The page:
From what I’ve seen, it looks like you need a separate subscription to spin-off? I saw $80 ($79.95) if I joined through the new link. I haven’t seen it yet, but suspect they’ll do a half-off sale to current subscribers on some semi-regular basis. They do it for some of their other Baby Ancestry products (Fold3, Ancestry at least). Any word if they will do a 10 free page views/day like Newspaper Archive does if you log-in with Facebook?

    No mention of Newsbank in your article. I have the yearly subscription (using the nl.Newsbank.com link) which I got a great deal on through a GenealogyBank offer.

    • Robert Stewart says:

      By current subscribers, I meant current Ancestry.com subscribers.

    • Judy G. Russell says:

      Yes, there’s a separate subscription for Newspapers.com from Ancestry. I don’t see anything at this time about special rates or x-days-free (except for the seven-day trial subscription). And NewsBank is the parent company of GenealogyBank. NewsLibrary is only an entryway to its more recent holdings.

      • Robert Stewart says:

        Got a sidebar box offering 50% discount a few minutes ago when I logged into Ancestry. That didn’t take long, but a bit longer than I thought it would.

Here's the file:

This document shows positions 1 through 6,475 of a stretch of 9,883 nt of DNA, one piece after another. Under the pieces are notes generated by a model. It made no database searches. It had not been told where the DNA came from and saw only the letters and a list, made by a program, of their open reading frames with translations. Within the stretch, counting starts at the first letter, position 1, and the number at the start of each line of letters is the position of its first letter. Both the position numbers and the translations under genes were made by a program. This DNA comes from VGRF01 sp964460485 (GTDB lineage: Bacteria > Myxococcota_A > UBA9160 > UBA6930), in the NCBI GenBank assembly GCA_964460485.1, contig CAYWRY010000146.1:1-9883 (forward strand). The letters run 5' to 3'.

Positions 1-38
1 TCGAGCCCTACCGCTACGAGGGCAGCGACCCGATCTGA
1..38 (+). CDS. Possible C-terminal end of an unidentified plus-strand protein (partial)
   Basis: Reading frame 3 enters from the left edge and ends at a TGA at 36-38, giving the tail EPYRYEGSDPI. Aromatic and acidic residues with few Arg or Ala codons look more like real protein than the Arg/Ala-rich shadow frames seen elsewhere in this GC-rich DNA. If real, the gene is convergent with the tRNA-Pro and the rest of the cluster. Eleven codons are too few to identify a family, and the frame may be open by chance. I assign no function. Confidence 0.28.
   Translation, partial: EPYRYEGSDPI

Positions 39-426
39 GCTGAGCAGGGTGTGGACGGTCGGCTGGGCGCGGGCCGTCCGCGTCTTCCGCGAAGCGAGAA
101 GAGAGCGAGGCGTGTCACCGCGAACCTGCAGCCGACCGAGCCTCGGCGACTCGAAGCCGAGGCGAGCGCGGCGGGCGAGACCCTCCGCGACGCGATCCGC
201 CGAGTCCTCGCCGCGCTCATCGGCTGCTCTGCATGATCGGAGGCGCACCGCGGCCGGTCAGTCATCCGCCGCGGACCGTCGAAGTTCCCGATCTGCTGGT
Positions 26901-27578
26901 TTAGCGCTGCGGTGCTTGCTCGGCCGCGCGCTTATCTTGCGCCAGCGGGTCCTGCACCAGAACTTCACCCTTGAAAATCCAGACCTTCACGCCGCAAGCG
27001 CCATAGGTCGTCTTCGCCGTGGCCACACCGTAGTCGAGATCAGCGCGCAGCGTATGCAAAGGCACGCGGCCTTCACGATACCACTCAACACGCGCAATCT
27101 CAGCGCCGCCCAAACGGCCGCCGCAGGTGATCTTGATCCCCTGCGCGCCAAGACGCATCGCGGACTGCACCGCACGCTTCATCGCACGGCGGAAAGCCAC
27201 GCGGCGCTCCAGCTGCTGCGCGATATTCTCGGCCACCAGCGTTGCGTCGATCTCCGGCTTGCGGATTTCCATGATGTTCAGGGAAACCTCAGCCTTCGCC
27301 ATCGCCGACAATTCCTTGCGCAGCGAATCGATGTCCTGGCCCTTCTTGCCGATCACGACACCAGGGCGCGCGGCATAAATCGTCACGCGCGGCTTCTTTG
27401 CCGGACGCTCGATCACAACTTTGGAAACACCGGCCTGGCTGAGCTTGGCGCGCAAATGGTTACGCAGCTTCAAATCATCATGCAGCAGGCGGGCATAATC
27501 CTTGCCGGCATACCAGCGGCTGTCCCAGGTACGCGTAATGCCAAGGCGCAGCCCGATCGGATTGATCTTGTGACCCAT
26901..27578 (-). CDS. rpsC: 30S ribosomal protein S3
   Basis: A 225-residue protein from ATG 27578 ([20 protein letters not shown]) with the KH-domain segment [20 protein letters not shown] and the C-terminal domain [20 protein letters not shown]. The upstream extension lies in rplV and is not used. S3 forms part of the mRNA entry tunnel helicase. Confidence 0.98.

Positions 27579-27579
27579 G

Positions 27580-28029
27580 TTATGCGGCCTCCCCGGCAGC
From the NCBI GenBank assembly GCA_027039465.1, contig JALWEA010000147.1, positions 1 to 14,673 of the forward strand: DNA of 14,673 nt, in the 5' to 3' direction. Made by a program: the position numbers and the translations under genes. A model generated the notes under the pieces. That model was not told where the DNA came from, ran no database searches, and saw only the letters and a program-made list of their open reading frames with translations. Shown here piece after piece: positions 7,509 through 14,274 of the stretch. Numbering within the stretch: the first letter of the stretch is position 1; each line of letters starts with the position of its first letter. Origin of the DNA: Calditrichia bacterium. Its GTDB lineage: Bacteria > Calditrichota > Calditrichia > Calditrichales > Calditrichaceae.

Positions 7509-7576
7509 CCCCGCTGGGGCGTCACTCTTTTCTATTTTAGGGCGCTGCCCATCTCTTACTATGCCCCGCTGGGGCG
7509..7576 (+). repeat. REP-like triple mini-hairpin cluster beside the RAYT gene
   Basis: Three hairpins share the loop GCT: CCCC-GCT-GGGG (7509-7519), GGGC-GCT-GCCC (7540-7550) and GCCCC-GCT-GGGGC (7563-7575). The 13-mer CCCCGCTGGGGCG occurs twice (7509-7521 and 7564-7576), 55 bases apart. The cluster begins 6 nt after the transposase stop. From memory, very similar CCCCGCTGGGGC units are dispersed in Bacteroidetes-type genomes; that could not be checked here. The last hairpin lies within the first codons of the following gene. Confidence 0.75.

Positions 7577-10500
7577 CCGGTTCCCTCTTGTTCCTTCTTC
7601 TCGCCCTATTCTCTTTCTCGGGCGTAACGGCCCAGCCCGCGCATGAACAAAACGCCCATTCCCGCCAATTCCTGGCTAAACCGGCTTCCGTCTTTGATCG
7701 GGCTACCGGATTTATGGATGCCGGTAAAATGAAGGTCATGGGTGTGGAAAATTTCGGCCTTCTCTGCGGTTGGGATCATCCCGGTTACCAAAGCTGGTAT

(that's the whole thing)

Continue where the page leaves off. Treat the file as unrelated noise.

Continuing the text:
Without more information, $39.95 doesn’t sound like that great a deal. It’s better than $79.95, but I’d want to see a lot more about it first. If a person subscribed to US or World, plus Archives plus Fold3, they would be spending a very large amount of money even if they were able to get 50% off deals for Archives and/or Fold3. Now, they want people to shell out another $40/$80 for Newspapers?

        Maybe a small number of professional genealogists and a small group of diehard family genealogists can afford that much, but they are ignoring the huge potential for those who can’t or won’t spend that kind of money.

        I’m hoping this isn’t some kind of attempt to get more money by spinning off existing Ancestry pieces unless they also lower the overall price for Ancestry.

  8. V. Colclasure says:

    Does the term “content” mean the information included or does it mean form only?

    • Judy G. Russell says:

      The word “content” is a defined term at all three sites. You may want to head over to each site and read all of its terms for yourself.

  9. Thank you again for great information.

  10. G Johnson says: